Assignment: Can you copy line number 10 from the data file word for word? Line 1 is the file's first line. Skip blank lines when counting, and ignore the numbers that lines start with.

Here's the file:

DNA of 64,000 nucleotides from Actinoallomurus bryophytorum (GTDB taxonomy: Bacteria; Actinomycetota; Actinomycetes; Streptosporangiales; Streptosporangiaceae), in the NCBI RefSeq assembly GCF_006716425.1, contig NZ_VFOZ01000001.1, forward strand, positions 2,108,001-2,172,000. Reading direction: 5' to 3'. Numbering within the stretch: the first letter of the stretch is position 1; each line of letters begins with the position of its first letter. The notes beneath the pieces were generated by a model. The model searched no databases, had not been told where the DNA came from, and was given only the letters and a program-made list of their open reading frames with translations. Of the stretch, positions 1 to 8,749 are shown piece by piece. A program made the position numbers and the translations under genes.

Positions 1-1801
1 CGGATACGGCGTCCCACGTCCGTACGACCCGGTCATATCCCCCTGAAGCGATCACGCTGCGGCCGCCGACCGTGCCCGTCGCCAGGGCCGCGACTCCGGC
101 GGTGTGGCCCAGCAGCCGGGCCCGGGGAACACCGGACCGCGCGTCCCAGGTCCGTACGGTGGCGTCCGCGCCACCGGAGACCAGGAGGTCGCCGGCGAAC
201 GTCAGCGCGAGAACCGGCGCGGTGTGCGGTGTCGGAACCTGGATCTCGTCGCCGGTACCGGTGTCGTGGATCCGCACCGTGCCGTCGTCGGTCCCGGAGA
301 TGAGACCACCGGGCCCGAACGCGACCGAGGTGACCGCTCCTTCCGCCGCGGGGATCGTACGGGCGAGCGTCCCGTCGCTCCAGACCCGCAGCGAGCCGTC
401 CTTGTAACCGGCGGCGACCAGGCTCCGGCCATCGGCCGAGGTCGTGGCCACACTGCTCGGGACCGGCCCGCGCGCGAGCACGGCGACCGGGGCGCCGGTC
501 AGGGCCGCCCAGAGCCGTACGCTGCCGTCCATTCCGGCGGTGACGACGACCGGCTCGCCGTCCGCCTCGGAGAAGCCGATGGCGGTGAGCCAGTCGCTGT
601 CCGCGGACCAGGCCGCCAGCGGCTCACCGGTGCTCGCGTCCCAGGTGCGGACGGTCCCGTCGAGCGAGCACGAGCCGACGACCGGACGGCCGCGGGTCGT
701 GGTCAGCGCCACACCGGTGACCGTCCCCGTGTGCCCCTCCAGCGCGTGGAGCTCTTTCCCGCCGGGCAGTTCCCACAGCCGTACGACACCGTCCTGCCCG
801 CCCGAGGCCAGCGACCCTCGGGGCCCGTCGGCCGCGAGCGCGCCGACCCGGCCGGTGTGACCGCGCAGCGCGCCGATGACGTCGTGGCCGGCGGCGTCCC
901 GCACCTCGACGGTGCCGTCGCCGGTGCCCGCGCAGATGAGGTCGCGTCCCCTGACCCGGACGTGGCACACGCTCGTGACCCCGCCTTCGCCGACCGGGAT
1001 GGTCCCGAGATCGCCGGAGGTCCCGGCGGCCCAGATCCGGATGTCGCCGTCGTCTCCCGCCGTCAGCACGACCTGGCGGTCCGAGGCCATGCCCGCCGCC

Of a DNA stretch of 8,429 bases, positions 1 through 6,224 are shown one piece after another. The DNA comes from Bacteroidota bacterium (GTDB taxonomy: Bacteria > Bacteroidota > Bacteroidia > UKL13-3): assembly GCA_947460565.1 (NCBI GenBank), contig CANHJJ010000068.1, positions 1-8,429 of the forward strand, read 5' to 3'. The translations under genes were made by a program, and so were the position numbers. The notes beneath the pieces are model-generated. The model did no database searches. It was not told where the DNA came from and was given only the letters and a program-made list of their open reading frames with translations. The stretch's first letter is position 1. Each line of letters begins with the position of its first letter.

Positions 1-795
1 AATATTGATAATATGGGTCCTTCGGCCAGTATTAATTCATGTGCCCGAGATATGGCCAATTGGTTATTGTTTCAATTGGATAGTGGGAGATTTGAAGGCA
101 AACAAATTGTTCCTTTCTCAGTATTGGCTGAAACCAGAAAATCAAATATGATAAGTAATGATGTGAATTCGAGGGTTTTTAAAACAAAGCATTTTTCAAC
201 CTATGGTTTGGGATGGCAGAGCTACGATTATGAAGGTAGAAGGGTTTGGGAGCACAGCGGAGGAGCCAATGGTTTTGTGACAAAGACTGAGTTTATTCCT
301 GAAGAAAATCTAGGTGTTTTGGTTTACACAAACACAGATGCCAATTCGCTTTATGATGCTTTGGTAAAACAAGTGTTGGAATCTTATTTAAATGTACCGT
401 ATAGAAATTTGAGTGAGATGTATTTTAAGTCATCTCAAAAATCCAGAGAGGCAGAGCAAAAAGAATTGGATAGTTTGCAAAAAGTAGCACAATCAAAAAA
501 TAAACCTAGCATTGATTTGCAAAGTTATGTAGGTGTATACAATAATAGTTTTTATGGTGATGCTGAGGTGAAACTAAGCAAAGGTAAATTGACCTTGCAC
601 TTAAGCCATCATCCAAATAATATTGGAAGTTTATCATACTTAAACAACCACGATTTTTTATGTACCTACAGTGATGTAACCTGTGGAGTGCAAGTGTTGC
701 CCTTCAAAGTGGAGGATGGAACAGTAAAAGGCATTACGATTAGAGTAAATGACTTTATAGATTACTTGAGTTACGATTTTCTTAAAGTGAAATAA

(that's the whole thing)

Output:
701 GGTCAGCGCCACACCGGTGACCGTCCCCGTGTGCCCCTCCAGCGCGTGGAGCTCTTTCCCGCCGGGCAGTTCCCACAGCCGTACGACACCGTCCTGCCCG